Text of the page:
Amorphous vs. Crystalline Materials

As new products are developed, appropriate materials are selected based on the end-use of that product. The type of materials used can affect functionality, productivity, and lifetime. Solids fall under two main categories: amorphous and crystalline. These two types of solids have different properties that may be more beneficial for certain products or applications.

Differences Between Amorphous and Crystalline

When comparing amorphous and crystalline solids, the main difference in the material is the atomic structure. Simply put, crystalline solids have a repeating atomic structure, extending over distances much bigger than the interatomic scale, while amorphous solids do not.

In crystalline solids, the regular repeating atomic structure creates a distinct diffraction pattern when exposed to an incident X-ray beam. They are also harder than amorphous solids and have set (or narrow) melting and freezing points. A good example would be diamonds and graphite. They are both made up of only carbon atoms, but the structures they have are completely different, which dictates their material properties.

amorphous vs crystalline - pharmaceuticals

Amorphous solids are typically softer and will not produce a diffraction pattern. Instead of a set melting point, there is a temperature range and the densities of amorphous solids are typically lower than their crystalline counterparts. Glass, some polymers and rubber are examples of amorphous solids. Sometimes it’s not readily apparent what type of material you may have. This is where Eurofins EAG can help.

XRD Scientist

XRD Analysis

X-ray diffraction (XRD) is a powerful non-destructive technique for characterizing crystalline materials. Eurofins EAG uses XRD to provide information on phase identification (ID), semi quantitative analysis, and percent crystallinity of your material. For many years, we’ve used this analysis on all types of materials, including semiconductors thin films, ceramics, metals, carbon for battery anodes, pharmaceuticals and much more.

For phase ID, we use the diffraction pattern as a fingerprint of the crystalline sample. We have access to a database of reference crystal structures that we compare to our experimental data to find a match and determine the most likely phase.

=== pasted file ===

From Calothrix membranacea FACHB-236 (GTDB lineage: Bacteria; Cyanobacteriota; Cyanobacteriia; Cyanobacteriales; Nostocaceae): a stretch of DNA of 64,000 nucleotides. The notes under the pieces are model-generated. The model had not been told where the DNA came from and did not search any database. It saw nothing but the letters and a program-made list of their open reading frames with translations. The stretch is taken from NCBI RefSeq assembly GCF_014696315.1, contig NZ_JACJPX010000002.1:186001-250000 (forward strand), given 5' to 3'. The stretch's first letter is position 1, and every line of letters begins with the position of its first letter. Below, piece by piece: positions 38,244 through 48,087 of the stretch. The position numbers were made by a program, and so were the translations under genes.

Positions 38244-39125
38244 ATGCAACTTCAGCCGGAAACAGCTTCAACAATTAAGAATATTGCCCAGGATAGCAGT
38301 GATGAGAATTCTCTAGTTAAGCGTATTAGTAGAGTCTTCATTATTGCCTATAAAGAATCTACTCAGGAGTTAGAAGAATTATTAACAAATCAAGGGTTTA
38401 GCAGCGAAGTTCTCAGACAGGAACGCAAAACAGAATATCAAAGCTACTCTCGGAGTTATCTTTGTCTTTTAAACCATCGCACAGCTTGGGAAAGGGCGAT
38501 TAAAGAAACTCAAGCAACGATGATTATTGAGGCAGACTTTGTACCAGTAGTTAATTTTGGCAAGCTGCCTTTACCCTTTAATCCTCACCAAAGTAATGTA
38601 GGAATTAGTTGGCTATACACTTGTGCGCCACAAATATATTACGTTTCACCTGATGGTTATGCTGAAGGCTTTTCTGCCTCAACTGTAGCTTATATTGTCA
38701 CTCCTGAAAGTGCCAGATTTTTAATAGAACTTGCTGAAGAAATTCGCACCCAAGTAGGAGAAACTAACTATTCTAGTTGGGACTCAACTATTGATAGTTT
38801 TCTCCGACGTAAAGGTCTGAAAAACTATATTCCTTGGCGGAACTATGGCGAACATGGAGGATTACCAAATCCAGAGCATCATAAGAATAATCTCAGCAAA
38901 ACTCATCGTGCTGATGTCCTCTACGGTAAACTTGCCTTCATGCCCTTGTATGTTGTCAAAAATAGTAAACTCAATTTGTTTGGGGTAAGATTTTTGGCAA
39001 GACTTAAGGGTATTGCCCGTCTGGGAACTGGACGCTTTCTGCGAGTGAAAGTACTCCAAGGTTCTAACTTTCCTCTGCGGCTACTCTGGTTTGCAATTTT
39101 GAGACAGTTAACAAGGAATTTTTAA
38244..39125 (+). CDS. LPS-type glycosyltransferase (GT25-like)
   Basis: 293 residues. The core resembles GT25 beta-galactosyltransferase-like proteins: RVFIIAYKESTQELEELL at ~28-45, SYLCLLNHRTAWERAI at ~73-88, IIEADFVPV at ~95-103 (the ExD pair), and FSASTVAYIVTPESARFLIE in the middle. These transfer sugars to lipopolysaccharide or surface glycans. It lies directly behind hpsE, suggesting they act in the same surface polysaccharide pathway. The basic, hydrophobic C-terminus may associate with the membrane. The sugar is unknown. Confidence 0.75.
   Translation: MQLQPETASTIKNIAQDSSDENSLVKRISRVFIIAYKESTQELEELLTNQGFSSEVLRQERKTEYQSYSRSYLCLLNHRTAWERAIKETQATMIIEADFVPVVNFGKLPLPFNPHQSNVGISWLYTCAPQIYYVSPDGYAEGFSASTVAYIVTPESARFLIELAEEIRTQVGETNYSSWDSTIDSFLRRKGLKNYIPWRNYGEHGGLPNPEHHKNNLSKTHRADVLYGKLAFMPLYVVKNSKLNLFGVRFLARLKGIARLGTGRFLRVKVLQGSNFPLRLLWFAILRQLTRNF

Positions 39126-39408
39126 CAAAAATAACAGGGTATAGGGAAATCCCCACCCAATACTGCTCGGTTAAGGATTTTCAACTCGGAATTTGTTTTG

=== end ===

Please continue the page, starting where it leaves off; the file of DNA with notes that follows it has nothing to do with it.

In semi quantitative analysis, we can refine a pattern to determine weight fractions of your compound. XRD analysis can also calculate the percent of crystalline vs amorphous solids in your material. In some cases, one may be preferred over the other based on the end-product or industry.

In the pharmaceutical industry, the formulation and molecular structure of a drug is critical and can affect how it reacts with your body. If the chemicals are properly formulated but the drug has the wrong structure, it could have major health and safety problems. At Eurofins EAG, we can help identify these structures.

With our wide range of services, we offer complementary techniques to tailor to your needs. X-Ray Fluorescence (XRF) is another non-destructive technique that is used to determine the elemental compositions of materials and to measure film thickness and composition. Electron Backscatter Diffraction (EBSD) is a great complement to the capabilities of our XRD services. While XRD can provide unparalleled information on phase ID, nanocrystalline grain size, thin film thickness and textures; the capabilities available by EBSD will provide spatial information, to help visualize the microstructure and add to a complete description of your crystalline samples.

At Eurofins EAG, our XRD team has collectively over 100 years of XRD expertise. We have a collaborative group coming from different backgrounds, industries and research specialties. With our recent addition of a Small Spot XRD tool along with our extensive instrument base, we offer a wide variety of analyses to tailor to our clients’ needs.

Contact us today to learn how we can help you on your next project.

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